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News : Innovation Last Updated: Dec 13, 2010 - 4:21 AM


How many new billion dollar firms would it take to permanently increase the US GDP by 1%?
By Finfacts Team
Dec 10, 2010 - 4:14 AM

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How many new billion dollar firms would it take to permanently increase the US GDP (gross domestic product) by 1%? According to the Kauffman Foundation, the answer is most likely between 30 and 60. Collectively, the impact from high-growth firms that are able to realize $1bn in revenue could significantly accelerate the US economic recovery, and over time greatly increase income and wealth of the average American household.

If, for example, the US economy grew at 4% annually rather than 3%, GDP would double six years faster (eighteen years versus twenty-four years). Given the magic of compounding, this extra one per cent would cumulate over a century to produce roughly three times the level of GDP than would otherwise exist.

Since World War II, the American economy has averaged 3.3% growth per year, but fell to a negative growth rate during the height of the recession in 2009. Even as the economy recovers, the Kauffman Foundation says it is widely believed that the long-run sustainable growth rate has fallen to less than 3%.

In an article last January, Finfacts reported on what is termed the 'New Normal' - - the view that once the current phase of deleveraging, de-globalisation and re-regulation is over, investors and policymakers will “find themselves in a landscape that only partially resembles that which dominated the 2003-2007 period.”

Real US GDP rose an average of 3.4% per year from 1960 through 2007, according to economists at ratings agency Standard & Poor's. Last January, S&P said growth would average only 2.6% over the coming decade.

Mohamed El-Erian, CEO of PIMCO (Pacific Investment Management Co.), which manages the world’s biggest bond fund, told Bloomberg this week that US policy makers are reacting to the 'New Normal' by pursuing “increasingly unconventional” strategies to aid the economy.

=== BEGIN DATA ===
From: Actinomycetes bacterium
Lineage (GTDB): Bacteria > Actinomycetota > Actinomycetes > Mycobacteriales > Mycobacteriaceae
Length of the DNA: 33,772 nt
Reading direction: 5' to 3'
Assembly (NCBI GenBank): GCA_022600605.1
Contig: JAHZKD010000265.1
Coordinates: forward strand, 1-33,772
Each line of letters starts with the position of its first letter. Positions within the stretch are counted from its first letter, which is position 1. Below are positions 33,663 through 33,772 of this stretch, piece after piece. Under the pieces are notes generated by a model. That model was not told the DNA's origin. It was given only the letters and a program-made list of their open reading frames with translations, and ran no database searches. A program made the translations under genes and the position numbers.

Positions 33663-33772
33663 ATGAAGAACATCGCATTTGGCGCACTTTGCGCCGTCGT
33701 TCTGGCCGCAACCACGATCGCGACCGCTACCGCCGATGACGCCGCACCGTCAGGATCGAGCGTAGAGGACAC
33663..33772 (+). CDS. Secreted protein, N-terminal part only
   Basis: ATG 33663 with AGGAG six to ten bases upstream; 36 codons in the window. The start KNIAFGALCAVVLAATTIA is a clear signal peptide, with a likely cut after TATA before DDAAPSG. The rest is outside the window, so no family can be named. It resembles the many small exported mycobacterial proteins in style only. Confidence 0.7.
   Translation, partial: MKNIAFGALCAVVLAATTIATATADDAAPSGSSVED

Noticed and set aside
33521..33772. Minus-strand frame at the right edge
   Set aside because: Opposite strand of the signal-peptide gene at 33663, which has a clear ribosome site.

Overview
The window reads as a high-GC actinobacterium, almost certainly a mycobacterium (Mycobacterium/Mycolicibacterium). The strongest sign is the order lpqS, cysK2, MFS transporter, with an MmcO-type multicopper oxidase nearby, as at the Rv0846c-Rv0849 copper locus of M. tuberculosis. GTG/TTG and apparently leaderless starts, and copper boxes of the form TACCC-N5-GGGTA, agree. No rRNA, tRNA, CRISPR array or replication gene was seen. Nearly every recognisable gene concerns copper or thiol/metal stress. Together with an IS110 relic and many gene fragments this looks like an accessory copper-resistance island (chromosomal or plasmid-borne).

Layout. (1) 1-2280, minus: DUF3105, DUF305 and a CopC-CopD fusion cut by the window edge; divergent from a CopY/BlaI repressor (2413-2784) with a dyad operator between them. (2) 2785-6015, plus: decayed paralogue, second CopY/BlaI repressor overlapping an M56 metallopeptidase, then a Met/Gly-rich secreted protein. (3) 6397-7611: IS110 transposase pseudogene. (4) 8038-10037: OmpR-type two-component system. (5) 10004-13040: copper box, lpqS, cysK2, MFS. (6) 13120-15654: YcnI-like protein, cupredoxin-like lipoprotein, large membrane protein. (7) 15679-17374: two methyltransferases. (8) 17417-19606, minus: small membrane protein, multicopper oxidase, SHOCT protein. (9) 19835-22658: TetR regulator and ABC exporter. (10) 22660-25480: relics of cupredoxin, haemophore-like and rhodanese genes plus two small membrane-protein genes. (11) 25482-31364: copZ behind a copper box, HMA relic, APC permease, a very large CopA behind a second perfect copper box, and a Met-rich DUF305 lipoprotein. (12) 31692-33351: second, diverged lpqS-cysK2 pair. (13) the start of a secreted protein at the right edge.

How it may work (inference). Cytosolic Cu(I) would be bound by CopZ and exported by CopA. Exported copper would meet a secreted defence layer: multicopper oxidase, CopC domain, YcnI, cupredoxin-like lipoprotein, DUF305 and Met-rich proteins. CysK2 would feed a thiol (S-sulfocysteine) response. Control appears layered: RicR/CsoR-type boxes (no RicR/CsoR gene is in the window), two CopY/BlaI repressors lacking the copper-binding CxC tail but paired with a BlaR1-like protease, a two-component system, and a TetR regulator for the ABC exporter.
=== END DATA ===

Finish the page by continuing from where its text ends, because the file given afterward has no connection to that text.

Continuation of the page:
“The 'New Normal' is still here,” El-Erian said. “What the policy makers are doing is kicking the can down the road in response to the symptoms of the 'New Normal,' but they’re not yet changing the medium-term dynamics.”

“What is a danger is that we stay stuck in a new normal where unemployment rates stay high,” President Obama said on CBS’s “60 Minutes” program last month.
“People who have jobs see their incomes go up. Businesses make big profits. But they’ve learned to do more with less, and so they don’t hire.”

Finfacts reported on Thursday that male unemployment among US workers who haven't a university degree, has fallen from 1960s highs in each of the subsequent decades.

Finfacts reported last May that the US jobs market underperformed the Eurozone and other economies in the decade before the Great Recession

Looking over a long stretch of history, despite occasional recessionary periods, the US job market has steadily increased employment to accommodate a growing population until the 2000s. During the 1990s (specifically, from December 1989 through December 1999), the economy gained 21.7m payroll jobs. By contrast, from December 1999 through December 2009, the economy lost 944,000 jobs. Job gains in the 2000s were weak even if the losses that occurred during the recession are excluded.

The Kauffman Foundation, which is the leading organisation in the US for research on entrepreneurship, asks is there any way that long-run growth rate can be boosted by a full percentage point? In a new study,Inventive billion Dollar Firms: A Faster Way to Grow?, the Foundation’s vice president for research and policy and author of the study, Robert Litan, suggests one possible way.

“If innovative, high-growth firms historically have been the drivers of economic growth in both output and jobs, then cultivating the creation of more such firms will increase growth of the economy in the long run,” Litan said. “Our challenge is to create environments that foster the growth of these new successful companies that generate large social benefits.”